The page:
The ABS Mayhem G3's 15.5-inch (diagonal) screen does justice to movies and works well for games, but it's not great for productivity or business applications. The screen's 1,280x800 native resolution truncates text pages and is less than comfortable for reading or writing--especially unfortunate because the Mayhem G3's performance on office-productivity tasks bests that of almost every recent gaming laptop, including the mighty Dell Inspiron XPS.

So, if your spreadsheets tend toward the horizontal, you might get by with the G3's screen, and you can always hook up to an external CRT: the 128MB Radeon 9700 graphics controller supports a 2,048x1,536 resolution in full color at 85Hz. In any event, the Mayhem G3's screen impressed us with deep, rich colors and sharp detail. The screen brightness was even, and color and detail remained crisp when we looked from the sides, though they did fade from above. When watching a DVD at full screen, we barely detected a hint of hesitation at the fastest-moving moments, and we saw no ghosting or artifacts to detract from the image. The two speakers embedded in the lid below the screen sound nice, and they're far enough apart to give a sense of stereo, but they don't play loudly enough to accompany a movie; for that, there's a headphone jack on the notebook's front edge.

The Mayhem G3's video-friendly features include a four-pin FireWire port, a common link between camcorder and PC for transferring footage over to your editing suite, plus an S-Video output for sending video to a television. ABS also builds in three fast USB 2.0 ports and a flash memory reader for Memory Stick, Secure Digital, and MultiMediaCard. But the configuration that we tested lacked two things that videophiles might want: a DVD writer, which costs an extra $95, and video-editing software. In fact, aside from Windows XP Home and the PowerDVD player, ABS doesn't provide any application software with the Mayhem G3.

In addition to its smoking AMD 64-bit processor and ATI Radeon 9700 graphics controller, the Mayhem G3 has some other power features. It includes a smallish 60GB hard drive (upgradable to 100GB) that spins at 7,200rpm--currently the maximum speed for laptop drives. ABS tops off the Mayhem G3's two memory slots with 1GB of 400MHz DDR RAM.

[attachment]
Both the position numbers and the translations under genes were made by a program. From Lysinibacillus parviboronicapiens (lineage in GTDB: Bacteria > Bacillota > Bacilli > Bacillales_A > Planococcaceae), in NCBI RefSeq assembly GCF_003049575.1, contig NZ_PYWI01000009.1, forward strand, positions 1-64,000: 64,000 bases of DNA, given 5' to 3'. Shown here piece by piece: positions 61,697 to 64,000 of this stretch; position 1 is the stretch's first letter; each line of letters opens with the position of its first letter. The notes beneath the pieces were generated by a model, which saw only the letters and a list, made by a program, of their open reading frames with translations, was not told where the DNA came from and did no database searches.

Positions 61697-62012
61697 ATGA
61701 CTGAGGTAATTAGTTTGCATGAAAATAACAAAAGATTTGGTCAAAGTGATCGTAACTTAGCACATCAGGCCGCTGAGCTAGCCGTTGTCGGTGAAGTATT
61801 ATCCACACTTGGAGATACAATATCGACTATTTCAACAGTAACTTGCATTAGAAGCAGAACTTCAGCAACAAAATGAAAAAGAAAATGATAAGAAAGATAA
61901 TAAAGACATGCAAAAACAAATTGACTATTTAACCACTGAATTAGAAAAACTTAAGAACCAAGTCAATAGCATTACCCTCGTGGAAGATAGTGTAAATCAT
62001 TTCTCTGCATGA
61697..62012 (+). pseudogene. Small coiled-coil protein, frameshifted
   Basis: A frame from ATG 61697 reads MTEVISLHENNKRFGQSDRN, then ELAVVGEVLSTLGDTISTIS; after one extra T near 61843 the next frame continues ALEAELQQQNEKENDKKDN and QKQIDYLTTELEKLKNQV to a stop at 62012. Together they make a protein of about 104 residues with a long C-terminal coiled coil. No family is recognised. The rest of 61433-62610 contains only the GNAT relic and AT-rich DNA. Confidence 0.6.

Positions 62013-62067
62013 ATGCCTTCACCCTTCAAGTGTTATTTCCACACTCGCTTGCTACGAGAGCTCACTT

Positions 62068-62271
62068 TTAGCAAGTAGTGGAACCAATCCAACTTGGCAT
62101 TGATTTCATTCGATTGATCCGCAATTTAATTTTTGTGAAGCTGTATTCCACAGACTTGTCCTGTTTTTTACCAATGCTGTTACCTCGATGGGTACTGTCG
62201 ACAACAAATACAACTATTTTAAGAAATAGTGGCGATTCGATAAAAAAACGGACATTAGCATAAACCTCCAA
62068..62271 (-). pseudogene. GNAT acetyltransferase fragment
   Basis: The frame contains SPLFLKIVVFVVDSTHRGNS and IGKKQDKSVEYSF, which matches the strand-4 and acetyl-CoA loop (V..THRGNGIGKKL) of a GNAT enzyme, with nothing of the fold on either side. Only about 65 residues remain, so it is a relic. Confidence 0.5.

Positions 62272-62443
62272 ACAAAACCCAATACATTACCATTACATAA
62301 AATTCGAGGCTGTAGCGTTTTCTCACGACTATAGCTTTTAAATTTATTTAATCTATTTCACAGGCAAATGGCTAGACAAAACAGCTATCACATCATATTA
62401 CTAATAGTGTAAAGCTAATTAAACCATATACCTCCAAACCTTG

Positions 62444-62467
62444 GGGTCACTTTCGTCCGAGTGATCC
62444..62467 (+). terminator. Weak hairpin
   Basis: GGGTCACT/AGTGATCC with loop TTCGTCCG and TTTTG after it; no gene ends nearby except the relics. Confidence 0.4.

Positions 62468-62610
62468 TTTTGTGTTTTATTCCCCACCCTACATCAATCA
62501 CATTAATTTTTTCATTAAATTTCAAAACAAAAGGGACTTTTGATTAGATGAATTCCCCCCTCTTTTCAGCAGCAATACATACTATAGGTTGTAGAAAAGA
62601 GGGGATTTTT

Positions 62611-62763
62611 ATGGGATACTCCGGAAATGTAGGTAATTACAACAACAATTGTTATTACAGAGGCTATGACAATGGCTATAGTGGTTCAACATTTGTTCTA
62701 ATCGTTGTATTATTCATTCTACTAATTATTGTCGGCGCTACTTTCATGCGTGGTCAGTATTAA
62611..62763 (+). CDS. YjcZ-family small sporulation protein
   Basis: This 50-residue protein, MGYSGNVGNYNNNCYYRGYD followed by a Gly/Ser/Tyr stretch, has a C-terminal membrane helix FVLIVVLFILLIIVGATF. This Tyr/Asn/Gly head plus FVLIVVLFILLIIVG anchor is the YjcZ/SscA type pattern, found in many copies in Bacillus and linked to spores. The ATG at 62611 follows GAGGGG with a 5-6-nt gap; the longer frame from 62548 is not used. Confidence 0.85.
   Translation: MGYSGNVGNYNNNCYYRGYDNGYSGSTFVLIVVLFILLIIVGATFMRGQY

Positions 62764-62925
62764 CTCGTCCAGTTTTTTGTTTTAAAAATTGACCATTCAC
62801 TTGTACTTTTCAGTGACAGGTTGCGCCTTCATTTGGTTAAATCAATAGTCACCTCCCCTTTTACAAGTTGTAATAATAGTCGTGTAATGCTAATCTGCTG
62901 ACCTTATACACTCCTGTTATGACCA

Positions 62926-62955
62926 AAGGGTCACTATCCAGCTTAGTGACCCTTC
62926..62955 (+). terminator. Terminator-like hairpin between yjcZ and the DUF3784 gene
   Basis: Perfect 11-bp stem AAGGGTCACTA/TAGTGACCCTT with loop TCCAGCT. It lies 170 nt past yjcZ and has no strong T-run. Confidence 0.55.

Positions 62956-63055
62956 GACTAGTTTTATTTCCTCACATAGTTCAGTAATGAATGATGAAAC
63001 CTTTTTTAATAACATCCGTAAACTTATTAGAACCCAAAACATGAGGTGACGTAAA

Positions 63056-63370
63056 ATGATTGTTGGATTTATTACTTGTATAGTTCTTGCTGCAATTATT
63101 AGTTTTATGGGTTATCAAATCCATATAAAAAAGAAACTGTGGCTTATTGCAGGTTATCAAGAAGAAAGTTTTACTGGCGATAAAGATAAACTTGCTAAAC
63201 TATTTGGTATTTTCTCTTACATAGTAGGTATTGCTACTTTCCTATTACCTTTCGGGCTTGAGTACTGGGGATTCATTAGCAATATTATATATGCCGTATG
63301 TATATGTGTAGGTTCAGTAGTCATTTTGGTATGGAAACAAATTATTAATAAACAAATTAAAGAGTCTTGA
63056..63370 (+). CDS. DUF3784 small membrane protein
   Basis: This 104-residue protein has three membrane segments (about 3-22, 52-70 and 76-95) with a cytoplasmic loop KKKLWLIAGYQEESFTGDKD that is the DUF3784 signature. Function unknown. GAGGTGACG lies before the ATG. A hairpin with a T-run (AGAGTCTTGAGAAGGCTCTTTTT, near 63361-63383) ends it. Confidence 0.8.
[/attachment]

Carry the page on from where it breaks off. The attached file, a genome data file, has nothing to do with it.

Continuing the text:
To measure maximum notebook application performance, CNET Labs uses BAPCo's SysMark 2004, an industry-standard benchmark. Find out more about how we test notebooks.

SysMark 2004 performance
Equipped with an Athlon 64 processor, our ABS Mayhem G3 test unit delivered a performance that put it on a par with the Dell Inspiron XPS and the HP Pavilion zd8000, both of which have powerful Pentium 4 processors. (All three systems had 1GB of 400MHz DDR RAM, which isolated the CPU and hard drive speed as the determining factors in performance.) Though the Mayhem G3 CPU's 2.2GHz clock speed was slower than that of the comparison systems, its efficient design and fast 7,200rpm hard drive gave it enough oomph to compete, and all three systems turned in essentially identical scores in CNET's SysMark test. Though none of these systems is specifically designed with office work in mind, all of them deliver excellent productivity performance and will run office and Internet-content-creation apps at very high speeds.

SysMark 2004 performance
(Longer bars indicate better performance)
BAPCo SysMark 2004 rating  
SysMark 2004 Internet content creation  
SysMark 2004 office productivity  
HP Pavilion zd8000
ABS Mayhem G3

Unreal Tournament 2004 performance
Our Unreal Tournament 2004 performance test evaluates video adapter prowess and, in particular, CPU speed. The HP Pavilion zd8000 came in just a few percentage points lower than the Dell Inspiron XPS, which has a large L2 cache, and the ABS Mayhem G3, whose Athlon 64 processor delivers better 3D performance on games that are CPU limited. Still, all three systems scored very well on this test.

Unreal Tournament 2004 performance
(Longer bars indicate better performance)
Atari Games/Epic Game's Unreal Tournament 2004  
ABS Mayhem G3
HP Pavilion zd8000

In order to test gaming performance, CNET Labs uses Atari Games/Epic Games' Unreal Tournament 2004. Rather than isolate the graphics adapter, this test evaluates overall system performance, with an emphasis on CPU speed. Find out more about how we test notebooks.